Exploitation of Marine Living Resources

Exploitation of living marine resources in the Antarctic is focused on krill (E. superba) and Antarctic finfish species. Predominant target species are the Patagonian toothfish (Dissostichus eleginoides), mackerel icefish (Champsocephalus gunnari), and lanternfish (Electrona carlsbergi). The finfish fisheries have been active since 1969-70, with more than 3 million metric tons caught prior to 1995-96, though finfish catches have been very low since 1992. Krill harvesting began in 1972-73, and the current catch, which is the largest in Antarctic waters, is around 90,000 metric tons a year (Kock, 1994). (See Table 2.15.) Some new fisheries are being initiated and investigated, such as harvesting of stone crabs (Lithodidae) and squid (Martialia hyadesi), which may have potential for commercial exploitation (New Zealand Ministry of Foreign Affairs and Trade, 1995; CCAMLR, 1996). Krill catches have declined since the early 1990s. However, this is primarily due to a reduction in the Russian and Ukrainian fishing activities rather than to a decline in the krill population (CCAMLR, 1993).

Total allowable catch limits have been set for targeted species under the Convention on the Conservation of Antarctic Marine Living Resources (CCAMLR). Current fishing levels are well below these limits, with the possible exception of the Patagonian toothfish, for which illegal fishing is believed to equal or exceed the allowable catch limit (ASOC, 1996). Many fisheries, including krill, are still considered to be in the exploratory stage of exploitation. Thus it is important to have accurate knowledge of the biology and ecology of the entire marine ecosystem to allow for informed management decisions leading to a sustainable fishery.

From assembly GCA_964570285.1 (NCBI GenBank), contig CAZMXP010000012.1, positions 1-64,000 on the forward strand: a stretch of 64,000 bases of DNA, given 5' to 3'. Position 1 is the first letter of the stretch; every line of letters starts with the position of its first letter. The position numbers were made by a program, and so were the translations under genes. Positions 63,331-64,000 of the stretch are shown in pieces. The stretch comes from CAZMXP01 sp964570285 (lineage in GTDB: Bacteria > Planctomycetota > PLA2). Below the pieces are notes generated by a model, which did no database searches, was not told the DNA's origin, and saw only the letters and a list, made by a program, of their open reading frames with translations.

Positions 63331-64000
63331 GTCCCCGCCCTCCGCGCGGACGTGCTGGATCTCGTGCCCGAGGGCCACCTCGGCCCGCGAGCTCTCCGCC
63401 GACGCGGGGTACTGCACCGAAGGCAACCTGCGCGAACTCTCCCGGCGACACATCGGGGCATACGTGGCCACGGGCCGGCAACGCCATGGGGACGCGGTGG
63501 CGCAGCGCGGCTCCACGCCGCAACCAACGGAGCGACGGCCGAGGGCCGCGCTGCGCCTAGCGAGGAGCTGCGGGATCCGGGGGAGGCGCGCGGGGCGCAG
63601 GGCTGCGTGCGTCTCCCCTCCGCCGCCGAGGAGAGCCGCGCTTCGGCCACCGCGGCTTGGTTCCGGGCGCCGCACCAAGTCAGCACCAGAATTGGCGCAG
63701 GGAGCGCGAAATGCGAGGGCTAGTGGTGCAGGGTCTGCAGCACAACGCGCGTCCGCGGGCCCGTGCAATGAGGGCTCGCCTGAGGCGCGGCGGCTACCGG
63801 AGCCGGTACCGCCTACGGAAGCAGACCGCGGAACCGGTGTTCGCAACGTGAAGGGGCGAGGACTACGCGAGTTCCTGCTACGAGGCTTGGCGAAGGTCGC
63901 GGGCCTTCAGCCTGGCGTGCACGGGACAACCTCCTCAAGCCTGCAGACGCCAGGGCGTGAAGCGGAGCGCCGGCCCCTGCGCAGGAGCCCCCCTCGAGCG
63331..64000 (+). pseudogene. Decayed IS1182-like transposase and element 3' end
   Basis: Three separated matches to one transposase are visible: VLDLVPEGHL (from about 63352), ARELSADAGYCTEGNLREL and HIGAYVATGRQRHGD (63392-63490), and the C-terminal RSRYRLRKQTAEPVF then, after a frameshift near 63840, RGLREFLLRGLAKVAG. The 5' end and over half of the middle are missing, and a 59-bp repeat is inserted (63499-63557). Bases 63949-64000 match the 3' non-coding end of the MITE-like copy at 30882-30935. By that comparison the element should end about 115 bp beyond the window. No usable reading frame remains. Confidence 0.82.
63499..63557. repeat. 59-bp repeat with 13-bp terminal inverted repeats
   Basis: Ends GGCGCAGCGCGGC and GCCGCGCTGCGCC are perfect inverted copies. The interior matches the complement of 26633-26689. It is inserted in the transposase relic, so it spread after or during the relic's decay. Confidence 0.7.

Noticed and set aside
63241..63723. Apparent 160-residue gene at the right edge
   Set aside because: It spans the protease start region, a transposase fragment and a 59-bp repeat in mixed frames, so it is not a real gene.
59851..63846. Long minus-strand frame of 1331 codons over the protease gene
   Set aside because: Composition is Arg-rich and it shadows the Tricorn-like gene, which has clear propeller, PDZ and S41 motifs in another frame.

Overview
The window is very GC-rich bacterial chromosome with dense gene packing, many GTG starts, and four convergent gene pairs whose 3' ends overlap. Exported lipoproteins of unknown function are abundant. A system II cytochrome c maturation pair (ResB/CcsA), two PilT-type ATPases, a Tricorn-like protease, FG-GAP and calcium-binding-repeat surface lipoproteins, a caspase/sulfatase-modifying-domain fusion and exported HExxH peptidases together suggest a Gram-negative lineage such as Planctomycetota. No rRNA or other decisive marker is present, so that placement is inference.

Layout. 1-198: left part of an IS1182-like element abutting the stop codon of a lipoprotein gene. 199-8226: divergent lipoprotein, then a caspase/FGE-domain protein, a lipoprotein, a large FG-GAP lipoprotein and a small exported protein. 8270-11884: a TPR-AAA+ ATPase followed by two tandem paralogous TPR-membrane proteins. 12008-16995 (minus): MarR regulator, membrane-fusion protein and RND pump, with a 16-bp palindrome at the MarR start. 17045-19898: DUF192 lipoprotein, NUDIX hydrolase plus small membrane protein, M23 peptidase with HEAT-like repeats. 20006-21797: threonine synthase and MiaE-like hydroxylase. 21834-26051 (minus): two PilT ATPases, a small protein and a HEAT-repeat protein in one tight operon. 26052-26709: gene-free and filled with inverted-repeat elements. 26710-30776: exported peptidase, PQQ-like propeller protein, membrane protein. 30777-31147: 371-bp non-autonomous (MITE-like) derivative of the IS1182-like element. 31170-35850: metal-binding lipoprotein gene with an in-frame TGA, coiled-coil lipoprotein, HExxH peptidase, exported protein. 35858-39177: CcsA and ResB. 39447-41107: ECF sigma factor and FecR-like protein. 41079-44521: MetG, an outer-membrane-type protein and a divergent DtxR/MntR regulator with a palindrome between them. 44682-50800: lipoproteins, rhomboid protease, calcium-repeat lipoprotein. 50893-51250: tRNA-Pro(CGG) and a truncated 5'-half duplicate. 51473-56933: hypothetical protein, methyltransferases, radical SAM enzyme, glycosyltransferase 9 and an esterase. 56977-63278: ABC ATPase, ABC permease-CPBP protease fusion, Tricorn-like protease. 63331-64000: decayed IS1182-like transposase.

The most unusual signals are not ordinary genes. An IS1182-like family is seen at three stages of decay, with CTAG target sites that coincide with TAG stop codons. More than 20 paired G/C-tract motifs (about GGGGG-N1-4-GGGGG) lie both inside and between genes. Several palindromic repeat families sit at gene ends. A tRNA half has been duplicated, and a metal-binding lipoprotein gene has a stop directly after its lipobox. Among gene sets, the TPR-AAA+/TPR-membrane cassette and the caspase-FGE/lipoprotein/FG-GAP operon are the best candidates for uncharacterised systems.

Most finfishing in the Southern Ocean has been conducted with bottom trawls-funnel-shaped nets towed behind a vessel (Kock, 1994). Trawl gear is reported to affect the environment by scraping and ploughing the seabed, resuspending sediments, and generally disturbing the benthos (seabed environment) (Jones, in Kock, 1994). Exact effects on the rich benthic flora and fauna of the Southern Ocean are largely unknown. It is speculated, however, that trawling could have serious, long-lasting impacts on the slow-growing, low-resilience benthic assemblages, with consequent effects on food chains and sustainable fisheries.

Incidental mortality of seabirds during longline fishing operations has been reported as a significant problem (Ashford and Croxall, 1994 and 1995). Mitigation measures, such as setting of longlines only at night, have now been adopted under the CCAMLR.

A 1982 decision of the IWC imposed a moratorium on whaling (except for indigenous subsistence and scientific purposes) from the 1985-86 season. The moratorium ended in 1994, the same year in which a Southern Ocean Whale Sanctuary was established by the IWC. There is presently no known commercial hunting of seals in Antarctica.